Why is benchmarking vital to your business?
Benchmarking, or learning from best practices, can boost a company’s performance by enabling a learning experience that relies on underlining the best in-class practices and their integration into your own organizational processes. Moreover, benchmarking allows companies to focus on strengths and weaknesses in comparison to those of their main competitors and, as such, it supports them in strengthening their position on the market. Nowadays, benchmarking is one of the most frequently used strategies for improving business performance.
Best practice benchmarking allows companies to conduct a comparison of performance data obtained by means of studying similar processes or activities performed by other organizations, and identifying, adapting, and implementing the practices that produced the best performance results. This represents the most powerful type of benchmarking, as it focuses on “action” and it is used for learning from the experience of others.
Through benchmarking, companies can easily determine which of their procedures would benefit more from improvement strategies and what they should do to become more productive and profitable. Comparisons are actually made in business on a daily basis, as companies need to know where they stand, in regards to their competitors, and frequently ask themselves questions such as: “Why are others better?”, “What can we learn from them?”, or “How can we catch up and become the best in our sector?”.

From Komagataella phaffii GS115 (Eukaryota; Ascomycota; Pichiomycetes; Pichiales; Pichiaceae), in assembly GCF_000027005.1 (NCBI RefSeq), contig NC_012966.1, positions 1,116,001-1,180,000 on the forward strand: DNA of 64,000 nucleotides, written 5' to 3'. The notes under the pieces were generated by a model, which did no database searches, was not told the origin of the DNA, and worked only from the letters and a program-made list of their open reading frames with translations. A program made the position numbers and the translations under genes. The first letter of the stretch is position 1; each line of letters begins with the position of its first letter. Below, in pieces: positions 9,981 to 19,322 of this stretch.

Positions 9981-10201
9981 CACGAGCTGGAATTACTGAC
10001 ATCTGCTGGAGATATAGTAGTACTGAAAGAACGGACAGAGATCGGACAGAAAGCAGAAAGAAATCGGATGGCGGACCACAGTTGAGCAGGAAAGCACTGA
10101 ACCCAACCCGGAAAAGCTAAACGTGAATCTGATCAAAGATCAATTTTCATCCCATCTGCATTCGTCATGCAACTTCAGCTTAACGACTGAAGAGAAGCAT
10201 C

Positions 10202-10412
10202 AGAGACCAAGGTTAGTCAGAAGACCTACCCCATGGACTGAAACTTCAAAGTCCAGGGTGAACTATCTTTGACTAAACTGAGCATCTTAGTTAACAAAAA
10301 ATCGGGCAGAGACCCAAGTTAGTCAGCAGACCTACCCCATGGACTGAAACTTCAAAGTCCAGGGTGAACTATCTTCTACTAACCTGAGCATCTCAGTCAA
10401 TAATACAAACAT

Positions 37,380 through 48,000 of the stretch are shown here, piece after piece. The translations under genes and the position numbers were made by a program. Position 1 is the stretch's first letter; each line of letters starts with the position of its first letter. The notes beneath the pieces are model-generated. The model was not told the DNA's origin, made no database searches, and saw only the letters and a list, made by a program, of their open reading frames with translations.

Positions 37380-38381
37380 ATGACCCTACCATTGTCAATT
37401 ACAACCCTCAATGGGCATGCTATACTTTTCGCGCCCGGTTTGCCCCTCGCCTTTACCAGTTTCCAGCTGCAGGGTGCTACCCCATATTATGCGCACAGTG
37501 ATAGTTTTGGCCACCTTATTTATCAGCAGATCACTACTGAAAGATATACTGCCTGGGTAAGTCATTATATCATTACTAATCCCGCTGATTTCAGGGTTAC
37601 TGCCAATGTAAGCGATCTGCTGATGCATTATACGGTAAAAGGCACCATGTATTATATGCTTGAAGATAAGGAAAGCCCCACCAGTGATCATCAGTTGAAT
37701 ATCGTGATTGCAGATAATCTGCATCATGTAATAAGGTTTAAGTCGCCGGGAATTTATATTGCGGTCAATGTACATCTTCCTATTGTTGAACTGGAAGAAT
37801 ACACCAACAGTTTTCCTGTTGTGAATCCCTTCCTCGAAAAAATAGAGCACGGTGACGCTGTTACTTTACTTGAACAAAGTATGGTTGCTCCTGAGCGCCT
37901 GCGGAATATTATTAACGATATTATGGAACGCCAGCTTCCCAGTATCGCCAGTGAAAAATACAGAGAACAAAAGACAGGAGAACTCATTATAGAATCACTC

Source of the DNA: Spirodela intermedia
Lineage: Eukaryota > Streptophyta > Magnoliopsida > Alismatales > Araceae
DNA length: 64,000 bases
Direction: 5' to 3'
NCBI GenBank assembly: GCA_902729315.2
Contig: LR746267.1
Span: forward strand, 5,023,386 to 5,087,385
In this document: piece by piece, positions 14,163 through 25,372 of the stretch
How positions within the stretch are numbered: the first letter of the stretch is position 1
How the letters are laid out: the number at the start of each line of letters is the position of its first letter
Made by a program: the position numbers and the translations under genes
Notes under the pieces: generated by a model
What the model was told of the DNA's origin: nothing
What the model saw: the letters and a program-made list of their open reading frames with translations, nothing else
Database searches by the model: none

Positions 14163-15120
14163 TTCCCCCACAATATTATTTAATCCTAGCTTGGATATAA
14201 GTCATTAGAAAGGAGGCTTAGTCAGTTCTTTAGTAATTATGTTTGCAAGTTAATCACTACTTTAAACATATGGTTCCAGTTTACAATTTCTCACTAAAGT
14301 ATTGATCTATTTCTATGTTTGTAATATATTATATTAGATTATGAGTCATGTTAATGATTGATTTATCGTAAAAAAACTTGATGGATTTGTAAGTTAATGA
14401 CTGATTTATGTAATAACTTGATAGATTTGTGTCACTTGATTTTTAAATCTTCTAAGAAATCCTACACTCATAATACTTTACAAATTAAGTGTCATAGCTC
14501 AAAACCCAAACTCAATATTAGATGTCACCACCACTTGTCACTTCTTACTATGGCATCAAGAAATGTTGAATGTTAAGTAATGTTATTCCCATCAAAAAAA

Even if many companies have already adopted practices for measuring their performance by monitoring key performance indicators (KPIs), this aspect should be just the first one in calibrating an organization’s business performance. Hence, benchmarking sets some standards against which these key performance indicators can be measured and compared to.
Benchmarking can be used in any business to compare key performance indicators (KPIs), and processes performance, to certain industry standards. As a general methodology, there are 3 questions to answer prior to starting a benchmarking study in your organization:
- What will be benchmarked? ( e.g. processes, results)
- Against what will your organization be benchmarked? (e.g. standards, other organizations)
- How will be benchmarking used? (e.g. for continuous improvement, for evaluation)
The concept of benchmarking also relies on the idea that performance numbers can mean less when analyzed without having a point of reference (a benchmark) as a comparison starting point. For example, in airline industry, an airline company has a turnaround time of 55 minutes. Is it good, or bad? It is hard to find the answer, unless you compare this 55 minutes turnaround time to an objective standard, such as the industry average turnaround time for other airline companies.
Therefore, benchmarking enables a company to discover its performance gaps in comparison to another company and incorporate processes belonging to leading firms into its own process flow in order to increase performance and close gaps.
In conclusion, as measuring performance through key performance indicators (KPIs) has become a standard practice for most of companies that want to improve their performance, the next step necessary for improvement that should be considered is to implement a benchmarking study, aimed at comparing their performance against that of best practitioners. Without benchmarking, performance improvement could be limited, as it will only measure performance in isolation, with no reference to any industry standards or competitors’ results.